Completed Studies

Pain sensitization and habituation in a model of experimentally-induced insomnia symptoms

The goal of this project is to investigate two processes underlying increased pain vulnerability in the course of repeated exposure to insomnia: (1) Sensitization of the nociceptive system due to a progressive increase of the inflammatory response and (2) Decreased habituation to pain due to a progressive deterioration of the pain-inhibitory response. These two processes will be investigated in a novel model of repeated exposure to experimentally-induced insomnia symptoms. This research is fundamental for the future development of novel strategies targeting specific mechanisms to prevent or reduce pain exacerbated by insomnia.

NIH/NINDS R01 NS091177 [PI Monika Haack] 04/01/2015-03/31/2019


Challenging the inflammatory response system: Are individuals with insomnia more reactive?

This project addresses two important concepts that have not been addressed in insomnia: (1)Response reactivity to a stressful challenge and (2) The ability to habituate to repeated exposure of such challenge. These two concepts may serve as critical indicators of disease risk in the long term. To investigate how reactivity and the habituation differs between insomnia sufferers and healthy controls, the inflammatory, autonomic, and HPA response magnitude after repeated exposure to a stressful challenge, i.e., the cold pressor test.
Merck (investigator-initiated) MISP# 51971 {PI Monika Haack] 03/01/2015-02/28/2017

Repeating patterns of sleep restriction and recovery – do we get used to it?

The goal of this study is to test the hypothesis that repeated exposure to cycles of insufficient sleep increases susceptibility to a variety of disease states by progressively compromising the integrity of stress response systems. We will test whether the hypothalamic-pituitary, sympatho-adrenal, and inflammatory stress response sensitize across repeated cycles of sleep restriction.
NIH/NHLBI R01 HL105544 [PI Monika Haack] 06/01/2011 – 04/31/2016

The repeated challenge of insufficient sleep: effects on endothelial function

This project investigated the effects of repeated cycles of short sleep duration on vascular functioning and levels of inflammatory and adhesion molecules in peripheral circulation in healthy participants in order to determine if sleep is essential for homeostasis of multiple host defense mechanisms and if, when sleep is repeatedly insufficient, these systems begin to fail.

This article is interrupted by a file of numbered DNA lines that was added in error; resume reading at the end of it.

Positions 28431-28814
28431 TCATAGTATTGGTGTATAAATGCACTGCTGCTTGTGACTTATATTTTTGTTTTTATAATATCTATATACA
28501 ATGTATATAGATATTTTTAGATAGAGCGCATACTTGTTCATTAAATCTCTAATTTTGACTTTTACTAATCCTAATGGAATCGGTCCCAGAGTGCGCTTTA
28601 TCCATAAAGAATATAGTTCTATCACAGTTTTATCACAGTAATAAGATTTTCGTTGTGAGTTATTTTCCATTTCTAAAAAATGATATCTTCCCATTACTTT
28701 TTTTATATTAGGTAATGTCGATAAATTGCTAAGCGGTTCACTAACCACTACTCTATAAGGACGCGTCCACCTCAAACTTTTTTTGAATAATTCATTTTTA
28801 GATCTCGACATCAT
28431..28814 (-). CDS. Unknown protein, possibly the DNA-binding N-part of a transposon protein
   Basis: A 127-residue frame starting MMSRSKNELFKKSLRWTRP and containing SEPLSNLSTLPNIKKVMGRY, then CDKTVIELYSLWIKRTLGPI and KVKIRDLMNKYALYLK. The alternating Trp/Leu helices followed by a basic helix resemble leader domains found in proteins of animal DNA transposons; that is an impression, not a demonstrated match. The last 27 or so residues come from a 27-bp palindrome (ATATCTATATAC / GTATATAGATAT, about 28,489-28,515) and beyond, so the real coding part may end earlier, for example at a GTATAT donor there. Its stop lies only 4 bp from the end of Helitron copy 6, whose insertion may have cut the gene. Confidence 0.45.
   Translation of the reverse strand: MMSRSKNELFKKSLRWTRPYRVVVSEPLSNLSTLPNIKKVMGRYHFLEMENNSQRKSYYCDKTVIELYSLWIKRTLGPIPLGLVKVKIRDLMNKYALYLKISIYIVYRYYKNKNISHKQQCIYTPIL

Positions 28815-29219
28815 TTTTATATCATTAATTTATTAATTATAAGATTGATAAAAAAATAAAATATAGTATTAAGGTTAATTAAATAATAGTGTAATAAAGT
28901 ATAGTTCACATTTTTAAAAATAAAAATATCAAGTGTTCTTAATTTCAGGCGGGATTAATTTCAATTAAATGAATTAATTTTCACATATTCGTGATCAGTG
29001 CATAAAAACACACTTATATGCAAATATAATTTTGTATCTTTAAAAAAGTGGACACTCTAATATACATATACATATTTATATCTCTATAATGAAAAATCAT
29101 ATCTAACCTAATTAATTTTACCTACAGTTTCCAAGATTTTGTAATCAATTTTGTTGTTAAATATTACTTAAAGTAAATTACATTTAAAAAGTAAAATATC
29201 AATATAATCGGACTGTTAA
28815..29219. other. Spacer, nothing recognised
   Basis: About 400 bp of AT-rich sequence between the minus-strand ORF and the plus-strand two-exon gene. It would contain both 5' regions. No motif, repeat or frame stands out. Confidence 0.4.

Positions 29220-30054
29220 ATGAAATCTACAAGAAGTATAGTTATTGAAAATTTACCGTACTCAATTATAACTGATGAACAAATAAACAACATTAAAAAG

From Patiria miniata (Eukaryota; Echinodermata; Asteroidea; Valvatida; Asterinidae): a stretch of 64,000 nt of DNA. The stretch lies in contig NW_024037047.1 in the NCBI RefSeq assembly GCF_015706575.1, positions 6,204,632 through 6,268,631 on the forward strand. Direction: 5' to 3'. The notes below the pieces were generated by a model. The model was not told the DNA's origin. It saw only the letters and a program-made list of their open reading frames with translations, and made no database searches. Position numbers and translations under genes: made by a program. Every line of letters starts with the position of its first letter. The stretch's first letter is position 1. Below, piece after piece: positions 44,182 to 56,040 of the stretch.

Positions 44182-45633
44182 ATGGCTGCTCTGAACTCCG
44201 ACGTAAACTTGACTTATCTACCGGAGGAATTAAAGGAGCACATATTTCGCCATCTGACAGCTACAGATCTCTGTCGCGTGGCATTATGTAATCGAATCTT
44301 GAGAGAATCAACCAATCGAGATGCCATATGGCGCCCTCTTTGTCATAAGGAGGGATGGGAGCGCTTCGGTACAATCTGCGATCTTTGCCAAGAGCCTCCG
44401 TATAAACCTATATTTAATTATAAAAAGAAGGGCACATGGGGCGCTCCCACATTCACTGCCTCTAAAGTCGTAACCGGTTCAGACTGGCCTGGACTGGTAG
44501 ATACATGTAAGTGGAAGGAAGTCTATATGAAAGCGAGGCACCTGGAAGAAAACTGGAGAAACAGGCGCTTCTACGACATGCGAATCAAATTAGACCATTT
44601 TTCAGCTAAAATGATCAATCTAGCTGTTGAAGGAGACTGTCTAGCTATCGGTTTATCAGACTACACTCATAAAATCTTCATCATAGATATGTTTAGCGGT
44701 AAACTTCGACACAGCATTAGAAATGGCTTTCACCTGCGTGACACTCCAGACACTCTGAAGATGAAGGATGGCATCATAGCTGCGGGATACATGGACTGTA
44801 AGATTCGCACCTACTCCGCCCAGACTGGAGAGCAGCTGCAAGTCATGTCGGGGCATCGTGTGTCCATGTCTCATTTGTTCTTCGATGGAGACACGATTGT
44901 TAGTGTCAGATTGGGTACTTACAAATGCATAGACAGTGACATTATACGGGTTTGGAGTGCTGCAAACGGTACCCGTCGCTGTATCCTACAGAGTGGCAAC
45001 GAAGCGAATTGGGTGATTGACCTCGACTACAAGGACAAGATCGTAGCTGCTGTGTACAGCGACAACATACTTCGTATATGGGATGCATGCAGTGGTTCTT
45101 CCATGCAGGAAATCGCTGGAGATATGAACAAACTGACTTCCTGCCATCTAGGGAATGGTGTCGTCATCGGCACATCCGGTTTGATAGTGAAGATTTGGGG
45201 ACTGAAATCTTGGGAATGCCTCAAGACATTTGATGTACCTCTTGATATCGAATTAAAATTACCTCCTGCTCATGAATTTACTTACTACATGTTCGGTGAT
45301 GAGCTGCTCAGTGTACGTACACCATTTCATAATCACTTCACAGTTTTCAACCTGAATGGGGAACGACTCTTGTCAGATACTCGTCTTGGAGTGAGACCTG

NIH/NHLBI R01 HL106782 [PI: Janet Mullington] 10/01/2010 – 08/31/2016

Preventing the inflammatory response to experimentally-induced insomnia symptoms

The primary goal of this project is to gather preliminary support for the hypothesis that disrupted sleep leads to pain amplification through an inflammatory mechanism while the secondary goal is to investigate the potential mechanisms contributing to blood pressure reduction in response to aspirin taken at bedtime. Autonomic and renal regulation of blood pressure, as well as nitric oxide levels, will be monitored during sleep and sleep disruption after 2 weeks of pharmacological intervention (low-dose aspirin or placebo taken in the morning or at bedtime).
Departmental Grant Program, Department of Neurology, Beth Israel Deaconess Medical Center [PI Monika Haack, Co-PI Huan Yang] 03/01/2014-02/28/2016

Does sleep maintenance insomnia lead to stronger activation of stress response systems than sleep onset insomnia?

This project gathered preliminary data to test the hypothesis that sleep maintenance insomnia is associated with a stronger activation of stress response systems compared to sleep onset insomnia.
Sleep Research Society Foundation [PI: Monika Haack] 10/01/2010 - 09/30/2012

Aging and the inflammatory, metabolic and autonomic response to sleep loss.

This project involved a testing of wake maintenance systems using a 64 hour vigil to challenge the inflammatory (measured in blood), metabolic (hormonal and glucose tolerance testing) and autonomic systems (catecholamine and blood pressure) to investigate whether the inflammatory response to sleep loss would increase with aging, particularly in the healthy elderly who were mildly to moderately overweight.
NIH/NIA AG28324-01 [PI: Janet M. Mullington] 8/1/2006 - 7/31/2010

Pain perception and skill learning in primary insomnia and normal sleepers

This study investigated whether patients with insomnia have (1) increased pain perception and (2) skill learning impairments compared to healthy controls.

Sepracor Inc. [PI: Janet M. Mullington] 6/1/2008 - 5/31/2010

Restoring sleep homeostasis to lower BP: a behavioral prevention and treatment approach

This project tested whether restoring sleep homeostasis, i.e. getting adequate amounts of sleep, would be an effective behavioral treatment in lowering blood pressure in patients with prehypertension and hypertension.
American Heart Association (AHA) 0530278N Scientist Development Grant
[PI: Monika Haack] 7/1/2005 - 6/30/2010